Environment Canada Observation, Goderich, ON November, 1913. Source: Environment Canada

Environment Canada archival collection coming to Western

Environment Canada Observation, Goderich, ON November, 1913. Source: Environment Canada

First published 30 January 2014.

It’s nice at the end of the coldest month in memory to report some warming news – and weather-related news at that.

A large, nationally-significant Environment Canada archival collection is coming to Western University on long-term loan, for preservation, research, teaching, and digitization. Climate change is the most pressing environmental issue of our time, and understanding climate change requires climate history; this agreement ensures that an important slice of Canadian climate history is preserved and available for study. From what I can tell, this is the first such archival loan arrangement between a federal agency and a university in Canada.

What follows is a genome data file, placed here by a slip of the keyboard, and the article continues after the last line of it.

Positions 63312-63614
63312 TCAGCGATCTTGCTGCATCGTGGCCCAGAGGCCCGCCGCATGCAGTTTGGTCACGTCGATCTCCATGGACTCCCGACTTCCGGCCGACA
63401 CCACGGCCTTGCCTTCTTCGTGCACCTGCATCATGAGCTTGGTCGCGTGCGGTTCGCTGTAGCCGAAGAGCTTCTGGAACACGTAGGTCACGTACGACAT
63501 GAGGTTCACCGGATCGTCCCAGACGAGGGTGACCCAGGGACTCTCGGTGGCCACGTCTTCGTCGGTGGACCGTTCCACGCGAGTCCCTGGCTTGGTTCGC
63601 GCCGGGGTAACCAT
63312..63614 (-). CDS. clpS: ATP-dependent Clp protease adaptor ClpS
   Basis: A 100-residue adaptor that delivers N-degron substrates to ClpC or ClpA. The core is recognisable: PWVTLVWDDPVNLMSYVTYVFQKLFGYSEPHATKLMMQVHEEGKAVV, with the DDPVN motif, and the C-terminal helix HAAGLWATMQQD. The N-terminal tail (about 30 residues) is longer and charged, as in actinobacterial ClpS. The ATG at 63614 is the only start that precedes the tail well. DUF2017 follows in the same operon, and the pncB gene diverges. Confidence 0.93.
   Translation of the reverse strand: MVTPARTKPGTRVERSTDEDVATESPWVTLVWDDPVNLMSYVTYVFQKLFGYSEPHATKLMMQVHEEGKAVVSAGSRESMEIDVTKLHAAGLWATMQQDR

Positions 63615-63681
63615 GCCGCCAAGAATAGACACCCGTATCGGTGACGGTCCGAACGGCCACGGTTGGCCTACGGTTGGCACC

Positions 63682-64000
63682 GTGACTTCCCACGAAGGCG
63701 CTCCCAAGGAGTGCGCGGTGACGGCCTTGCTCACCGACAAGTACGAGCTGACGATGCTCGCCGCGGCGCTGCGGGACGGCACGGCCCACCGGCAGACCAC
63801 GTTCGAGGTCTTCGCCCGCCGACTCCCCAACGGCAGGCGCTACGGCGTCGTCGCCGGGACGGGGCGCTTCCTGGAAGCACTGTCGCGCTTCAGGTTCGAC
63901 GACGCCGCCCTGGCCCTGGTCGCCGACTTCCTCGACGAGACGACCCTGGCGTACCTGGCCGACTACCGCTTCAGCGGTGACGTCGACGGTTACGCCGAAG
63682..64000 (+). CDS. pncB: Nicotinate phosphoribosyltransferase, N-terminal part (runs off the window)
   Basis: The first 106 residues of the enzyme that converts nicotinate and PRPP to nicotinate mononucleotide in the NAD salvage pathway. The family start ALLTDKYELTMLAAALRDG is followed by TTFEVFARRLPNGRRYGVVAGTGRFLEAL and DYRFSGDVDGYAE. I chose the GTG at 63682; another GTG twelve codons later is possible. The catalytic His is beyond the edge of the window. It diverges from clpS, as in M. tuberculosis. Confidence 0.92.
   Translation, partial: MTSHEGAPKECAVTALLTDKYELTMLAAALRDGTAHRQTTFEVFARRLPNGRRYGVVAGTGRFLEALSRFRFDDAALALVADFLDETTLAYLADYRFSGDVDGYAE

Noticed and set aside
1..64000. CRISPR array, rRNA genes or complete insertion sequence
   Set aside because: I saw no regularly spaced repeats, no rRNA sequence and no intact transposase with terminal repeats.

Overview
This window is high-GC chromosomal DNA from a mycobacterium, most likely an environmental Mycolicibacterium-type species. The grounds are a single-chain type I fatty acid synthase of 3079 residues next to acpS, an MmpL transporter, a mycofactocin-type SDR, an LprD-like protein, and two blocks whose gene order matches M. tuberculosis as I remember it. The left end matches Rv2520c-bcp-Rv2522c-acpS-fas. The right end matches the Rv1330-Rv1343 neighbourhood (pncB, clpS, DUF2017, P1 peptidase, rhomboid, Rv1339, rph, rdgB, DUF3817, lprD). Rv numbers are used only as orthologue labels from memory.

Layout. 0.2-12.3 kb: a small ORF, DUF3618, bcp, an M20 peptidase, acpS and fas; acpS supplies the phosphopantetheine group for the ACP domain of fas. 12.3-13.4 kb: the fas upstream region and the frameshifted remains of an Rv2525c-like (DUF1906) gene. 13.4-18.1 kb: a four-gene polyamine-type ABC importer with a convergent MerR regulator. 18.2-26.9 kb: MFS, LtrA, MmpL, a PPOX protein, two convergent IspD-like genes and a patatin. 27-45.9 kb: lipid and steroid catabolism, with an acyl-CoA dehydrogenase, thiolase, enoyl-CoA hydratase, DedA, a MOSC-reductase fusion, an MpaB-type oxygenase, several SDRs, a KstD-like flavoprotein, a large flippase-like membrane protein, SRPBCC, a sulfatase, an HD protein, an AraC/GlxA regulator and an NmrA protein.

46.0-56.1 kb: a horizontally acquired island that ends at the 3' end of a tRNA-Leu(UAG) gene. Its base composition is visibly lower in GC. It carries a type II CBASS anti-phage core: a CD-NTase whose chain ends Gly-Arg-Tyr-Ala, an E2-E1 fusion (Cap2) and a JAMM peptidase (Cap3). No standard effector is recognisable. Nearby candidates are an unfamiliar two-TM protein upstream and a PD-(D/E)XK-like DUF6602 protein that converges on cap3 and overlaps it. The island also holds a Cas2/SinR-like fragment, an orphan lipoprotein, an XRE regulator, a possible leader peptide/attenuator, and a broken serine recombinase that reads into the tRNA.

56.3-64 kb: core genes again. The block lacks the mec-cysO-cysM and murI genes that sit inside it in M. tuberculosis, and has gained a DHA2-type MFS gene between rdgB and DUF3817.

The collection is in two parts. The first consists of all extant meteorological observations generated at thousands of weather stations across Canada, from the predecessor agencies of Environment Canada, between 1840 to 1960 – about 1000 boxes in all. Environment Canada has already extracted the data it wants from these observations to create the National Climate Data and Information Archive but the forms contain lots of unexplored information of interest to environmental and historical researchers. The observers’ textual observations have never been studied, and much of the quantitative data – related to, for example, hail or wind – has not been extracted and has only been studied piecemeal. The second part of the collection consists of 250 volumes of journals, observations, letterbooks, and correspondence related to Canadian meteorological and climatological history, and spanning the 1820s to the 1960s.

This long-term loan results from a visit I made to Environment Canada’s Downsview office in 2008. Being a historian, I was shown the old stuff. The collection was being handled with care in the basement, but staff was well aware it was not a facility equipped to maintain historical material at archival standards. And there were concerns about the collection’s long-term prospects. That visit began a five-year conversation that University Archivist Robin Keirstead and I had with Environment Canada, Western, and Library and Archives Canada to have the material come to London.